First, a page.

I had intended to write about something else today but there was a tremendous response over the course of social media as well as in person to my post from yesterday. I was at a complete loss when I had the conversation about why I did not fit certain stereotypes so in his eyes I could not be a dealer. My faith in humanity somewhat restored by those that stood up and joined in my frustration I wanted to follow up. I would also like to thank those that took the time to reach out and let me know they are with me not only in spirit but also through shared experiences or similar misunderstandings.
Unfortunately that was not the first time I have come across someone with that type of mentality. I am sure it will not be the last either. I have attended book shows in the past or set up at a craft show event with my author table and people ask me if I am the model for the author or if I am a reader waiting for the author to return. Both are frustrating questions to say the least. While I am flattered that I could be mistaken for a cover model in any capacity (though if I were ever put next to a real one I doubt that mistake would be made) I struggle to believe people cannot see me as an author. I have even gotten to the point when I attend shows that I will agonize over outfits and accessories in order to look more "author like".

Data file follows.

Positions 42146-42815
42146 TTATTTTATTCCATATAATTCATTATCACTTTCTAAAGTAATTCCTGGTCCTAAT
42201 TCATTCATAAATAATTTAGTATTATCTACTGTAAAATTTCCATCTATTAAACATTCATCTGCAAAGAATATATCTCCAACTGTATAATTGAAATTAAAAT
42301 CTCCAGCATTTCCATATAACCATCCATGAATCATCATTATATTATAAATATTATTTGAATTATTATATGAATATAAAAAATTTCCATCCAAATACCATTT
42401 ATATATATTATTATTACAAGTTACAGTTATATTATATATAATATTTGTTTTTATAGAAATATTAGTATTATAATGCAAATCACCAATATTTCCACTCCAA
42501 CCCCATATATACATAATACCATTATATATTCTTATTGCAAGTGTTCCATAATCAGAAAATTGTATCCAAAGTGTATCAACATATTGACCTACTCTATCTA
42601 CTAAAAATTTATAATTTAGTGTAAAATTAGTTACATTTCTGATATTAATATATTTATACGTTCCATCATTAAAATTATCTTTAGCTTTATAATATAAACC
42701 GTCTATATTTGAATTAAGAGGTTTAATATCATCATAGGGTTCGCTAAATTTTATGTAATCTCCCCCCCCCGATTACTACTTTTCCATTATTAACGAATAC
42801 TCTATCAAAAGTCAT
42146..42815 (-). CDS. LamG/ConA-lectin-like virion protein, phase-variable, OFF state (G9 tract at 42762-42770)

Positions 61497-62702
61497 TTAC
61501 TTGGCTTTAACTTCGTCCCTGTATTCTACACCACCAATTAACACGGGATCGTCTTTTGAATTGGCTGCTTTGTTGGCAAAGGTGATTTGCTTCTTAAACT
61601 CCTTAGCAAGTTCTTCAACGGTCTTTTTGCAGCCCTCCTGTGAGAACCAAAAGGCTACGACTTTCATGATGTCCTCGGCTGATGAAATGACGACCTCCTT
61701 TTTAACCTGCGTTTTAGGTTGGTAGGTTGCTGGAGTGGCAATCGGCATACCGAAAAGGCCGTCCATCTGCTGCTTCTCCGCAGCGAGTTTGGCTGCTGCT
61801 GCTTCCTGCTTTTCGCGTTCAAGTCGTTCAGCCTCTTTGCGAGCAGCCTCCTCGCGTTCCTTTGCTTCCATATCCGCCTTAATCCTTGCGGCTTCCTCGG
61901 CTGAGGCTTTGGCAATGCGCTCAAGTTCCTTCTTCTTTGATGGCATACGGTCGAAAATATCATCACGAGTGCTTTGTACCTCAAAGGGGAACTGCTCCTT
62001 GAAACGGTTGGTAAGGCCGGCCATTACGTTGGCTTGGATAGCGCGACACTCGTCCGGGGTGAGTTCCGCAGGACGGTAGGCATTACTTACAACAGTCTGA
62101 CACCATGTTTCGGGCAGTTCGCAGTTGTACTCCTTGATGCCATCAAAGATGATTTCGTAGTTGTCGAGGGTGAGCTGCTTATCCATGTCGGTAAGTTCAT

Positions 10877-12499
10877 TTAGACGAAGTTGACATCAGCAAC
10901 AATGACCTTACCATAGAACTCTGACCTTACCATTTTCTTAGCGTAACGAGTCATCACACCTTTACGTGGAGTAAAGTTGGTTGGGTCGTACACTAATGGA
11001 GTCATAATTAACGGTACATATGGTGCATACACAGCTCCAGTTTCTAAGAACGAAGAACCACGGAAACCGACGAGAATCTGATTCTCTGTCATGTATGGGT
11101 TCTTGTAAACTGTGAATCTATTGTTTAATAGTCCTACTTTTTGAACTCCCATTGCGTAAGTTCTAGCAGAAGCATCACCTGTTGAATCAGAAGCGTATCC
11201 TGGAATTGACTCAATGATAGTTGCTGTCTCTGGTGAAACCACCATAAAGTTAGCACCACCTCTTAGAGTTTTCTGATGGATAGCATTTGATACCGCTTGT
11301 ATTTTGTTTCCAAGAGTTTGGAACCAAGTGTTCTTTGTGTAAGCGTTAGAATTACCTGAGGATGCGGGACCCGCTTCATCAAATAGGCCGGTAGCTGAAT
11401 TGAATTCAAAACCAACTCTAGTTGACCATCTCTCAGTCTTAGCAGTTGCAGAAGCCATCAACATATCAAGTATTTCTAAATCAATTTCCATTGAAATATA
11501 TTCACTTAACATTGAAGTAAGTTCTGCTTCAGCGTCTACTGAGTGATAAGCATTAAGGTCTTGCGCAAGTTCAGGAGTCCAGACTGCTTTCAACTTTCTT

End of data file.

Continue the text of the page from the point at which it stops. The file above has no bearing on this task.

KM Weiland, JK Rowling, Sherrilyn Kenyon, Janet Ivanovich just a few names of female authors that are not retirees writing about cooking and gardening. They are not fat, old, unattractive women writing romance novels because they can't find a man of their own. They are successful authors and women to be admired. I know I didn't list any male authors, and while I have been inspired by many including Stephen King, RL Stine, Terry Pratchet and Edgar Allan Poe, the statement my coworker made allowed for men to be authors making my irritation about women writers like myself.
One of the many things that makes the writing world, and indeed all of life, so interesting is the fact we come from many diverse backgrounds. We have our own experiences and world views. We write with biases and passions unique to ourselves while also reaching out and finding others we may never have known share those same ideas. If we all fit into some perfect, stereotypical bubble things would be much less fun. I am proud to break the mold and I thank those that have stepped outside the box, whether in writing or any or aspect of their lives, for helping prove we never have to be who someone else thinks we should be. We can choose to follow our own paths and make our dreams come true.